Pianist Mitchell’s melodic and harmonic sense, improvisational talents, and keen sense of rhythm made him a natural for the band. Smith also enlisted his master-teachers, Brevil and Schwartz. “I knew they would tell me straight whether this project was flying or not,” says Smith. He also brought in Jean-Guy Fanfan Rene, co-leader with Sirene Dantor Rene of Vodou-activism group Fanmi Asòtò. Smith also had an idea to pile-drive the bottom end, bringing in Nick Dunston: “I pictured a broad, taut, multi-colored tapestry dense with rhythmic detail in the low range of the music. This sound would include the contrabass for its harmonic and time-keeping roles, but also to function, slyly, as a fifth drummer.” Serendipitously, Ches played a gig with alto saxophonist Miguel Zenón, who expressed an interest in Haitian drumming. Smith says, “His playing on his own records, and his stunning compositions, told me he would be another force to push the music forward.” The final addition to the octet arose from Brevil’s suggestion to add a female voice. Enter Sirene Dantor Rene. “She sings with supreme conviction,” says Smith, “using traditional inflections in a voice wholly hers.”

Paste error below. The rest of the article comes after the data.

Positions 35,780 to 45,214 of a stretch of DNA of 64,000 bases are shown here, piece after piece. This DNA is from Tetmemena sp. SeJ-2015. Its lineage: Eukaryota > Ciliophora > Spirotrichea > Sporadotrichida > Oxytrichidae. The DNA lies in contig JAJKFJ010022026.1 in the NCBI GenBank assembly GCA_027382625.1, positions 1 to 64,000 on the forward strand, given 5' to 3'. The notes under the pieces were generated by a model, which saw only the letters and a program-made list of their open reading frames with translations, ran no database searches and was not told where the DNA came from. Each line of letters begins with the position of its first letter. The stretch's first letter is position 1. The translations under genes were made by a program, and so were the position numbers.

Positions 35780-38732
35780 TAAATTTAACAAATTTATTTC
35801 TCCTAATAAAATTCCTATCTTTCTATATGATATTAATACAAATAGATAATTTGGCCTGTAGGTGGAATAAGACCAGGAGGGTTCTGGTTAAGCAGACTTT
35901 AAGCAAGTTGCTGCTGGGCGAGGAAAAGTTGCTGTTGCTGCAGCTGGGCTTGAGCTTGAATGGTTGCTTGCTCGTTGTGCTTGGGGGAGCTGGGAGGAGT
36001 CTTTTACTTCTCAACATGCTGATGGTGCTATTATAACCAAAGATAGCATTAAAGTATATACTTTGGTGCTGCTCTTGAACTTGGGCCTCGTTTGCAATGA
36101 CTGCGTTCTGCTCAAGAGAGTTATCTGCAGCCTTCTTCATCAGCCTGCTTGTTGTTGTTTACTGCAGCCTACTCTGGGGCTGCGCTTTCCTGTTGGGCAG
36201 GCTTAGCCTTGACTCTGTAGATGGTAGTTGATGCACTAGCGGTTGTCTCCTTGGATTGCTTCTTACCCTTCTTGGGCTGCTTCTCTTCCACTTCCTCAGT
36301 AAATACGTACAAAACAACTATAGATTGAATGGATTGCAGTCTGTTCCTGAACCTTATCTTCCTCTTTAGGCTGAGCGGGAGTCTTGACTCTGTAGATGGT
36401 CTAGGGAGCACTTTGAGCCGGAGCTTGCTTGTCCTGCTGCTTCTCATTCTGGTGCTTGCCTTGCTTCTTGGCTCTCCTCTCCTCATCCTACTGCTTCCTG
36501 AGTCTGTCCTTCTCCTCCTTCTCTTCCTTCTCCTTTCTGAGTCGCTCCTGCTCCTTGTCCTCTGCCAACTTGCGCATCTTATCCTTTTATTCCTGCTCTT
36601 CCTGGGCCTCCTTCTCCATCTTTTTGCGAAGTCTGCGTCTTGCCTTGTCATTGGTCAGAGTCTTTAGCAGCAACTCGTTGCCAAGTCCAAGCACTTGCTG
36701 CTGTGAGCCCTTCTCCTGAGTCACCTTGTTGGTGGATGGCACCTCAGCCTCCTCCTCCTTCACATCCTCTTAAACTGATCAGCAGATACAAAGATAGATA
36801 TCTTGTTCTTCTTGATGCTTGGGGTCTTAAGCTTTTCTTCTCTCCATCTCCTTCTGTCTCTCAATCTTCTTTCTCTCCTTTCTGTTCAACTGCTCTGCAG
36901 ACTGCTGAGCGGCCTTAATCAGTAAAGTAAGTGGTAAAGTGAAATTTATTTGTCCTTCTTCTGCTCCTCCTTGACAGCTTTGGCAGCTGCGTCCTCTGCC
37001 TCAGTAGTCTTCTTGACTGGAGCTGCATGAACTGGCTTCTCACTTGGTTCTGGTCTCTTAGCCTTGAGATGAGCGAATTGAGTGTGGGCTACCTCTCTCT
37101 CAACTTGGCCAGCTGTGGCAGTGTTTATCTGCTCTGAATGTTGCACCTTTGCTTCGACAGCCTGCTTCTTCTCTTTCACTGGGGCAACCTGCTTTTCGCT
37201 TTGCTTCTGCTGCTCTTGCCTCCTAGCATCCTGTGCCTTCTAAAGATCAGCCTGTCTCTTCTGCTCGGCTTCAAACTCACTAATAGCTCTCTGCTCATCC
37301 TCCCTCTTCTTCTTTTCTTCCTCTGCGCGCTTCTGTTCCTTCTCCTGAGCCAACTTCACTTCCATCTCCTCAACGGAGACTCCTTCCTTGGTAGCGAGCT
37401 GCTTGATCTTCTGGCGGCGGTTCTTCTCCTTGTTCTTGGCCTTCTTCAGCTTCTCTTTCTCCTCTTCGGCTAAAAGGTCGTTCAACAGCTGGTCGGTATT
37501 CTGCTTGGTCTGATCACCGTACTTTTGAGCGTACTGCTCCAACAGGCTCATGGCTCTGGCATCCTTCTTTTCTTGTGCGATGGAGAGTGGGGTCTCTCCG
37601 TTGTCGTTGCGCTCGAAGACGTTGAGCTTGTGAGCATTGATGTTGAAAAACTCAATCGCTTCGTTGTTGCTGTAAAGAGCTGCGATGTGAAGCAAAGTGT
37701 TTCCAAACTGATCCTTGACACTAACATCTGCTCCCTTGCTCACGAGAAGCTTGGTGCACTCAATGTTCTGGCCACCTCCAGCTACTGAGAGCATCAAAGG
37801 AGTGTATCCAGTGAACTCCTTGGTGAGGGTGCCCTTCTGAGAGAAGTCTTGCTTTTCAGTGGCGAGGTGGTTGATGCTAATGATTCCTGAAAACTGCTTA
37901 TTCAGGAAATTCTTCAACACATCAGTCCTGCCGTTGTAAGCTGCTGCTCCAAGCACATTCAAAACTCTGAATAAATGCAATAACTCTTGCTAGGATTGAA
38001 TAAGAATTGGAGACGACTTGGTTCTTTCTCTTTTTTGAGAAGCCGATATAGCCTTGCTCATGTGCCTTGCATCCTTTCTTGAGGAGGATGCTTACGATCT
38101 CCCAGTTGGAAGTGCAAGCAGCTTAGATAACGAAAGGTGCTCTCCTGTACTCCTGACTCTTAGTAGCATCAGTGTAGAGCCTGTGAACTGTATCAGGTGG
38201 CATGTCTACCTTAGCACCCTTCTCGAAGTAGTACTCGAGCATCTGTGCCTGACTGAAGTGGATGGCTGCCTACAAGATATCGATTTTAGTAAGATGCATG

Brevil began finding traditional Vodou songs, melodies and lyrics to nestle within Smith’s instrumental compositions. “Daniel composed many of the songs himself,” says Smith, “and fervently searched for others in the tradition, coming back with a multi-authored body of work. His curation brought up questions about the distinction between ‘traditional’ and ‘original.’ I once read that new songs may be created in a particular Vodou house and enter the tradition in that fashion. Perhaps this was happening before my eyes with Daniel’s original songs.”
 
The result is a triumphant, pioneering ascent, tracked and mixed beautifully by the legendary Ron Saint Germain. The band rehearsed and recorded for a week in February 2020 amidst mutual respect, focus, excitement, and a commitment to going all in on their trailblazing collaboration. Says Smith, “An almost uncanny feeling accompanied us the whole time. If I may be allowed a bit of speculation: if in Vodou the invisible becomes visible, here, perhaps, the inaudible becomes audible.”